Why Self-Acceptance Is A Self-Help Trap

On the surface, self-acceptance and self-love are great concepts but in reality, they can be a sure path to stagnation and setbacks.

I agree that it is important to accept yourself, your life, and your life circumstances without self-judgment or incrimination. Going through life and constantly beating yourself up over the way things are (or the way you are) is neither healthy nor productive.

The self-help movement, teachers, methods and models often stress self-love and acceptance as a means to overcome negative thought patterns and their subsequent self-defeating emotions and behaviors, and this is a good thing.



Self-acceptance is not a license to give up and just go with what is though. If your health, your finances, your weight, your career, if any of these things are sub-optimal in your life and you recognize it, then of course accept yourself and the way things are, and don’t hold it against yourself.

The problem is that this is where people stop.

The bottom line is this… in every way you should love yourself, your life, and accept yourself just the way you are, but you should also love yourself enough to expect more out of yourself and for yourself as well.

Take parenting as an example. Parents typically love and accept their children just the way they are. Yet most parents always want more for their children than they had. Don’t most parents who love their kids also have expectations for their kids to grow and to expand their horizons and opportunities in life? Parents love their children, accept their children, and they are correct in expecting more out of them at the same time.

Why then should you be any different with yourself?

If you just accept something is the way that it is or the way that you are, and it is in an area of your life where you can improve and probably should improve but you don’t do anything about it… guess what? More than likely a year from now or two years from now, that same issue will have become worse, setting the bar even lower. If you blindly apply the idea of self-acceptance to these newer circumstances, are you not just giving in to a new but lower standard of living and life?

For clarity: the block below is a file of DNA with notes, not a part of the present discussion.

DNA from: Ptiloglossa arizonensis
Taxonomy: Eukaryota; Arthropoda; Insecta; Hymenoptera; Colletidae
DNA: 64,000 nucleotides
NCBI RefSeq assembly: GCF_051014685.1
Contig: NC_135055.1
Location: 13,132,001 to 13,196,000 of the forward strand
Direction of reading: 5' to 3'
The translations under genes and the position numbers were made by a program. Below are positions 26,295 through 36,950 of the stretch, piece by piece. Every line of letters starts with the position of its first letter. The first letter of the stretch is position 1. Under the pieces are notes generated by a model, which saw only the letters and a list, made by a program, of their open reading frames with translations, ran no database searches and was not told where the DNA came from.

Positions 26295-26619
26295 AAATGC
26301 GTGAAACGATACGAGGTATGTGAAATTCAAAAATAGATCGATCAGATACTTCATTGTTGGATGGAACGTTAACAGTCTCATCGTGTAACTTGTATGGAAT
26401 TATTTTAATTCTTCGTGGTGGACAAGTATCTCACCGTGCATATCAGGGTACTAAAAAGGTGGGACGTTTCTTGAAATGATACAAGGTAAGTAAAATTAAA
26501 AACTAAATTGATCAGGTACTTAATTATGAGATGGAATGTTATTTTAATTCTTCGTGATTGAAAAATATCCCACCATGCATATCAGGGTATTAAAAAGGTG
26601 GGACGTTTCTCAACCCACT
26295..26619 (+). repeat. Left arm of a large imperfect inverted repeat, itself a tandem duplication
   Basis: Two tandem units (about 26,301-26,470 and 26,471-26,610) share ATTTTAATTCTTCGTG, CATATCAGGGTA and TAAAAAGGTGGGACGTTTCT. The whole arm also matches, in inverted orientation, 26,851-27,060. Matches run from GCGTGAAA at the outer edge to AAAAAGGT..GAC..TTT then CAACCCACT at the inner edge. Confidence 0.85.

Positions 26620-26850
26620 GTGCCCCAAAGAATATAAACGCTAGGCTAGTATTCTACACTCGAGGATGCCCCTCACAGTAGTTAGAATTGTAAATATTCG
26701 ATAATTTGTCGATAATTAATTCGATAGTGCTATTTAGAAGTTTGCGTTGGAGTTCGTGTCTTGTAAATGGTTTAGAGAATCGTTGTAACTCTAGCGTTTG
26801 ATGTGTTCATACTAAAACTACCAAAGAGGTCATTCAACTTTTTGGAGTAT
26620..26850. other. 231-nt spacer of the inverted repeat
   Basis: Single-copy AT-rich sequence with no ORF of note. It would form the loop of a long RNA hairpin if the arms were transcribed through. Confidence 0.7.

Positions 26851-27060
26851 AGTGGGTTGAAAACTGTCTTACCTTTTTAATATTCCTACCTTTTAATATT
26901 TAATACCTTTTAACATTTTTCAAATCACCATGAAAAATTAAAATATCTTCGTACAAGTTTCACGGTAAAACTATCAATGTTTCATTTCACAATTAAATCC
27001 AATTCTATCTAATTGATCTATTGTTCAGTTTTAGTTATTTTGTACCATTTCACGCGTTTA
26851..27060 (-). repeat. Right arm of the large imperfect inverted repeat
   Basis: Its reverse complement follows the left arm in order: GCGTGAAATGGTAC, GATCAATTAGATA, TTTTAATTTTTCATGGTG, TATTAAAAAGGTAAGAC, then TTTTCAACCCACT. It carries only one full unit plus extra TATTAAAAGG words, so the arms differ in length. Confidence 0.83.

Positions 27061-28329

The obesity problem in this country is the perfect example of self-acceptance run amok. How many articles, memes, and pithy quotes do you see on social media daily preaching the message that being overweight and “curvy” is okay? How many people then buy into this illusion and then instead of doing anything about their weight issue, which will certainly become a health issue in due time, refuse to do anything about it? It is this kind of self-acceptance, and lack of action that is actually pushing us closer to the brink of a national health crisis. This kind of self-acceptance is not doing anyone any good.

You can apply the same logic to any area of life where people may have difficulties. If you find yourself in massive debt, the first step is to accept it and yourself for getting yourself into that situation. But after that you had better start loving yourself enough to take some action into remedying it otherwise that big hole which is your financial situation will grow and be even larger and more overwhelming next year; if you’re not careful, you can self-accept yourself right into financial bankruptcy.

Blind self-acceptance is a trap that can lead to further negative situations and consequences in the future if left unchecked. It will never be the solution to your problems in life, but instead just allows for the way things are in that moment. It is a place from where you start, not a place where you should just stay indefinitely.

Never forget the next step, which is to love yourself and to express that self-love by expecting better for yourself, and then taking action to make it happen. Set new and higher standards for yourself and work towards those ends. Through that, accept yourself as you progress though the process, and keep going forward. Self-acceptance is never the destination; rather it is your stepping off point on your journey for personal growth and betterment.

Don’t get stuck in the trap.

Andy Wooten M.A. Counseling – Certified Life Coach – Aspen, Colorado

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